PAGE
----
“How many can you get?” asked Leffort. “Women, I mean.” Leffort knew there had to be piercing and tattoo parlors in Paris. Just think what he was missing.
Bruno shot him a harsh glance that crossed the room like a bolt of lightning. The two Americans were driving him crazy. He couldn’t wait for Liquida to arrive so the Mexican could take them off his hands.
“You, outside!” Bruno gestured to Leffort. “You stay here. I’ll be back in a minute,” he told Raji.
Croleva and Leffort stepped from the room into the hallway outside. Bruno said something in Russian to the man seated in the chair at the end of the hall. They had already bolted the window in Raji’s room closed so that he couldn’t crawl out on the ledge and try to escape.
Leffort and Bruno walked a short distance down the hall, out of earshot of Bruno’s thug sitting in the chair.
“We are going to have to put something in his food to sedate him,” said Bruno.
“You think that’s necessary?” said Leffort.
“Yes. And you will have to keep an eye on him.”
“Because you are his friend. He trusts you.”
“Right,” said Leffort.
“And because, if you had done your job, you would already have the rest of the materials, in which case we wouldn’t need him any longer.” Bruno was talking about the final targeting programs. “You are certain that he has them?” Croleva watched Leffort’s face closely as he asked the question.
“Yes. Absolutely. He has them. I know it.”
“How do you know?”
“Because he told me. And because he ran the programs and plugged in the targeting data for a computer simulation the day before we left. And it worked.”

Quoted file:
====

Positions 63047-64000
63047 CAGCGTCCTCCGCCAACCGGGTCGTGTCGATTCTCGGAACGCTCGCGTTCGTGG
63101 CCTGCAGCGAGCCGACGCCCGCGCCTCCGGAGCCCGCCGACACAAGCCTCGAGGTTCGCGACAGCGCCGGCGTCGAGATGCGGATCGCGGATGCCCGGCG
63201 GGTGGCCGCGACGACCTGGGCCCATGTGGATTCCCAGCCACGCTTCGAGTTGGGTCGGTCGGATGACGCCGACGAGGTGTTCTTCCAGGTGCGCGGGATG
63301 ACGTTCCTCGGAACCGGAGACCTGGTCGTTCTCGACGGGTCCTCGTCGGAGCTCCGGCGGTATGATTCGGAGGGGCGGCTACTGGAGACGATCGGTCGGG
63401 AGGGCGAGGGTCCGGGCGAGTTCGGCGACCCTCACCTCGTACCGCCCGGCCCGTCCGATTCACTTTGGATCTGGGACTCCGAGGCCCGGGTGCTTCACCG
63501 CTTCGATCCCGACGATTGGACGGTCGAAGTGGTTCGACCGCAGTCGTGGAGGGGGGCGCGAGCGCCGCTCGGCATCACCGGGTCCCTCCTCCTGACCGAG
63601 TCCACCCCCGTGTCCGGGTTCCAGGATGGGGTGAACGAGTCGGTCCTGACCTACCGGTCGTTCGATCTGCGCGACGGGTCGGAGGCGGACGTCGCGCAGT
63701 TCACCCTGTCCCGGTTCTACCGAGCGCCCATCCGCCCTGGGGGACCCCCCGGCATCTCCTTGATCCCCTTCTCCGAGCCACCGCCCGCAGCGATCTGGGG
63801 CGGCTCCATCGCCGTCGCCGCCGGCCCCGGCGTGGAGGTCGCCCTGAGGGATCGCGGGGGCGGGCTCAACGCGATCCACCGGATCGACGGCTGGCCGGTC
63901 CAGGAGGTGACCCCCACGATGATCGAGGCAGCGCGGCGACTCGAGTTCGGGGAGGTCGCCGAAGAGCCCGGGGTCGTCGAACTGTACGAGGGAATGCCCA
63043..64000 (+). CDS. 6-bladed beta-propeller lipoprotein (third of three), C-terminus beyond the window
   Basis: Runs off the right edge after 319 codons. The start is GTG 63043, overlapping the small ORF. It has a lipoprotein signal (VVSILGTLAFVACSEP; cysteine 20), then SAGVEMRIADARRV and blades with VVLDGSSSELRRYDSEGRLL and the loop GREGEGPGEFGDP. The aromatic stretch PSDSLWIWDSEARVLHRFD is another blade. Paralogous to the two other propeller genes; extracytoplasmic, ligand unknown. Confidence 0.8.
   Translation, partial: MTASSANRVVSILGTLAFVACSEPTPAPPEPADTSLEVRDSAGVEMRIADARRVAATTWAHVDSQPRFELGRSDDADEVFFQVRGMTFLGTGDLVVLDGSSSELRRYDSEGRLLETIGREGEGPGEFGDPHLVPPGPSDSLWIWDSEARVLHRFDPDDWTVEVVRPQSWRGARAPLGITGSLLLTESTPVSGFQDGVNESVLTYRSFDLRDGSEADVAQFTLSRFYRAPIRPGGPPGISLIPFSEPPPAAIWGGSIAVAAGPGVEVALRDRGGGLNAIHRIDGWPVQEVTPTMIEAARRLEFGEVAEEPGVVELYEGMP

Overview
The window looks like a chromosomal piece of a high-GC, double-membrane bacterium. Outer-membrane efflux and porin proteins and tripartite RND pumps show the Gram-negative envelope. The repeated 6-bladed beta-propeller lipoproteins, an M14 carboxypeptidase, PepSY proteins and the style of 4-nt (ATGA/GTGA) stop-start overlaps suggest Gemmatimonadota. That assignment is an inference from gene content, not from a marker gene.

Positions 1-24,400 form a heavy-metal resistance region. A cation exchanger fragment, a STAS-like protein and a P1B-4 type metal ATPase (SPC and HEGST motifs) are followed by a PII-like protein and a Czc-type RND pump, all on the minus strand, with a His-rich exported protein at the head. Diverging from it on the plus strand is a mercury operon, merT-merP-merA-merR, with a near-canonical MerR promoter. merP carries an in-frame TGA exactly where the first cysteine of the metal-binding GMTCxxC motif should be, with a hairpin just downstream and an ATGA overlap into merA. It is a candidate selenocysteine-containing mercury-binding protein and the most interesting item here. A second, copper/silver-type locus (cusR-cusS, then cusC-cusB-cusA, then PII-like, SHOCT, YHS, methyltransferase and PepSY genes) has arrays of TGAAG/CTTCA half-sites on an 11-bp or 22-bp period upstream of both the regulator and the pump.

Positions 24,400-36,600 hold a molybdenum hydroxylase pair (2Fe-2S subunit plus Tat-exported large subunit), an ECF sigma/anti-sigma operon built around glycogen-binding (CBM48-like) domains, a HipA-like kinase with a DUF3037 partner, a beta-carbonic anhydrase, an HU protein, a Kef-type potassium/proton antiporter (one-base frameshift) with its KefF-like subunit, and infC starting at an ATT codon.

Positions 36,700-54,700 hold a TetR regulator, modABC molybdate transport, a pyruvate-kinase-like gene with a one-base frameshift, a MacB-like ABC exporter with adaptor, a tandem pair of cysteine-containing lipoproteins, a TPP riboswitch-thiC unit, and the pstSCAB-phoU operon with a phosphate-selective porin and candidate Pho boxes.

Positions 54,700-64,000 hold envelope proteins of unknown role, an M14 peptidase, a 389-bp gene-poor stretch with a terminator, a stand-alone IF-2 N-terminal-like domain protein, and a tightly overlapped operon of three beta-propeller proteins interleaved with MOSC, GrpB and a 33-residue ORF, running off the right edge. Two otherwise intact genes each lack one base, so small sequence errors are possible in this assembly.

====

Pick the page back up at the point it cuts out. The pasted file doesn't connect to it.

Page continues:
Bruno studied Leffort’s eyes for any hint of deception.
“He completed the programs three weeks ago.” Leffort couldn’t afford to show even the slightest equivocation on this. If Bruno thought for a moment that Raji didn’t have the final targeting software, he would kill both of them now and make whatever excuses were necessary to his clients. Without that software the rest of the project materials were worthless, and both Leffort and Bruno knew it.
“You say he loaded them into a computer for the simulation? Then why couldn’t you get them from the computer?”
“Because he deleted the software the moment the test was done. He’s no fool,” said Leffort.
“Then where are they? We have been through his luggage. They are not there. At least not that we could see. You have checked his working papers and you say they are not there. I have had my people scan everything from his laptop. There is nothing there. So maybe he left the programs behind. That could be the reason he wants to go home. He knows he cannot deliver when the time comes.”
“No, he either has them or he has access to them at some remote location online,” said Leffort. “He would never have gotten on that plane otherwise. I’m sure of that.”
“So where are they?”
“I don’t know, but I’ll find out,” said Leffort.
“You had better,” said Bruno. “I cannot allow you to leave Paris until I am certain that you have them. Do you understand?”